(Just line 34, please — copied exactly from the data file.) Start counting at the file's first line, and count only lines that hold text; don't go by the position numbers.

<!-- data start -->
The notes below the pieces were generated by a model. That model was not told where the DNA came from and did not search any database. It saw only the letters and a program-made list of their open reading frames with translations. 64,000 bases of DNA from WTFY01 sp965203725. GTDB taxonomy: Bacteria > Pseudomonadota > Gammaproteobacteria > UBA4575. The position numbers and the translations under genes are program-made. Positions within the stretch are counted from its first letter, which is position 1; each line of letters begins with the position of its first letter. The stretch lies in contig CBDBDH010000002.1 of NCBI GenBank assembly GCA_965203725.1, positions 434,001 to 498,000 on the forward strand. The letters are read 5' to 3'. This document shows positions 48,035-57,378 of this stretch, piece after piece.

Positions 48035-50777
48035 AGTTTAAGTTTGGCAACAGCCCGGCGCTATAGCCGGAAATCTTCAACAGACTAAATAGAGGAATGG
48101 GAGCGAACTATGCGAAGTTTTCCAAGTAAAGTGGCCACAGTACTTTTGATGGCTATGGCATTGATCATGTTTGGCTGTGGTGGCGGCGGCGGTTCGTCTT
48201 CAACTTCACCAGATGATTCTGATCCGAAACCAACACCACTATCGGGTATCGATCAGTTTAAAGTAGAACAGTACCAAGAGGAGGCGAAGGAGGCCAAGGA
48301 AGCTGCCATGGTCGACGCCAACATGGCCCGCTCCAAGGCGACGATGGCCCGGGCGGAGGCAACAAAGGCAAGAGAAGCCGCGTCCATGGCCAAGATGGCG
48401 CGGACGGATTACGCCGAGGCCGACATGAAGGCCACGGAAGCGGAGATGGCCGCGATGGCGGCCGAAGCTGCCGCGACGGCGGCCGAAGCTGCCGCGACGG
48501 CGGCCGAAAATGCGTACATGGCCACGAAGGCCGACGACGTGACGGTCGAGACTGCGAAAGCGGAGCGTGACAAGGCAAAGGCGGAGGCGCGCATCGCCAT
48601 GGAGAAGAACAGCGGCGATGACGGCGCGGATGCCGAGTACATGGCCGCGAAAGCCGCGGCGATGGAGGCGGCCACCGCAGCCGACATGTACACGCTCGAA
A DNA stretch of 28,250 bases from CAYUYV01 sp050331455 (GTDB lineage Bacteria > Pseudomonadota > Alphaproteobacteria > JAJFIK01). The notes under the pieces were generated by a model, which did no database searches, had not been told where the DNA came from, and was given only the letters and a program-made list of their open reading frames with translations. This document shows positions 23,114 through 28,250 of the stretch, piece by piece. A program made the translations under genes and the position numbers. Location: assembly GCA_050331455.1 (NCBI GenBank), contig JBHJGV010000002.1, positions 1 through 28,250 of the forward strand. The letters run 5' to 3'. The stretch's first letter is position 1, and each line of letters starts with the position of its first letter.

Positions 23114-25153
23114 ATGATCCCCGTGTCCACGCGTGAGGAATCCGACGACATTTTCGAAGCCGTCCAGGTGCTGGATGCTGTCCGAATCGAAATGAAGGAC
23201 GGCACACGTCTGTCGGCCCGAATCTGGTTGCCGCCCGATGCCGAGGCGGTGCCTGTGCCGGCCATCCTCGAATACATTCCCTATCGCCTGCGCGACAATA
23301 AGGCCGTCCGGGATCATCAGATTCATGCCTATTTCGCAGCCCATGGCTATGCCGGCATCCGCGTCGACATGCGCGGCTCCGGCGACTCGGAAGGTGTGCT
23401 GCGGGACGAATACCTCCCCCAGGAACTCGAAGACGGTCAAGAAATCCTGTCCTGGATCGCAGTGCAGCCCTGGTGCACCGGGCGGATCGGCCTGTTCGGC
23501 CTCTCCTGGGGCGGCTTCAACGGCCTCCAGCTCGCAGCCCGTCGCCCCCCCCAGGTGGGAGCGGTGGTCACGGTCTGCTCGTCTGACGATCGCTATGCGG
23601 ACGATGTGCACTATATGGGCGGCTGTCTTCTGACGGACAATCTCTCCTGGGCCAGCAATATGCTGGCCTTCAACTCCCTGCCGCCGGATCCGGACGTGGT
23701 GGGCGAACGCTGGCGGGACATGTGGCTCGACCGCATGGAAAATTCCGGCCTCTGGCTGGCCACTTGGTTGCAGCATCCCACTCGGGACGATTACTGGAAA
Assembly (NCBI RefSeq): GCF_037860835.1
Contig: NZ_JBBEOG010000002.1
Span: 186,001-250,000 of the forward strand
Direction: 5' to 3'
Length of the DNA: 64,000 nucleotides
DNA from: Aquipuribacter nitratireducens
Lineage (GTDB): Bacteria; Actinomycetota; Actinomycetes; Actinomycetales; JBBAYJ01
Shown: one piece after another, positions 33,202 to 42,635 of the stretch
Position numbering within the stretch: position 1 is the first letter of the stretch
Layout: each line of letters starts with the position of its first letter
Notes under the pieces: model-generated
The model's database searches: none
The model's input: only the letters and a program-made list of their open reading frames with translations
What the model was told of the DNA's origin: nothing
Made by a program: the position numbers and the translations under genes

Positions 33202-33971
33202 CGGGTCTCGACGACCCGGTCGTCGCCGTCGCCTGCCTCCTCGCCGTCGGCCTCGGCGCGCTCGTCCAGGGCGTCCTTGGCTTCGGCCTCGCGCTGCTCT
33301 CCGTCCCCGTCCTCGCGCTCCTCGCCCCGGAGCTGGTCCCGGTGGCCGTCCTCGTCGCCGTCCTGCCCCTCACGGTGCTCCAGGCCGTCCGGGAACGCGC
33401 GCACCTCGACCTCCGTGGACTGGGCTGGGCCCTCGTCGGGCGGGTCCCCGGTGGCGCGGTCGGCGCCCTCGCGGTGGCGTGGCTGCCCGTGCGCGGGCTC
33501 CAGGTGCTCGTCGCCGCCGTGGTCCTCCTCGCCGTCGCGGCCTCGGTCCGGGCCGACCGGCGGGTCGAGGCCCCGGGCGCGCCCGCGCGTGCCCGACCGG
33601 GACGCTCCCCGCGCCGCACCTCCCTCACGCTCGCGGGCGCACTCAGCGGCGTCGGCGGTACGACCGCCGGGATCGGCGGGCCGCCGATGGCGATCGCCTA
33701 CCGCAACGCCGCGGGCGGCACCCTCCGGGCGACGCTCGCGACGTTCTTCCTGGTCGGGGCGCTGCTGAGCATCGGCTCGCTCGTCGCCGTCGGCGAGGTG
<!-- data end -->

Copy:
Positions 33202-33971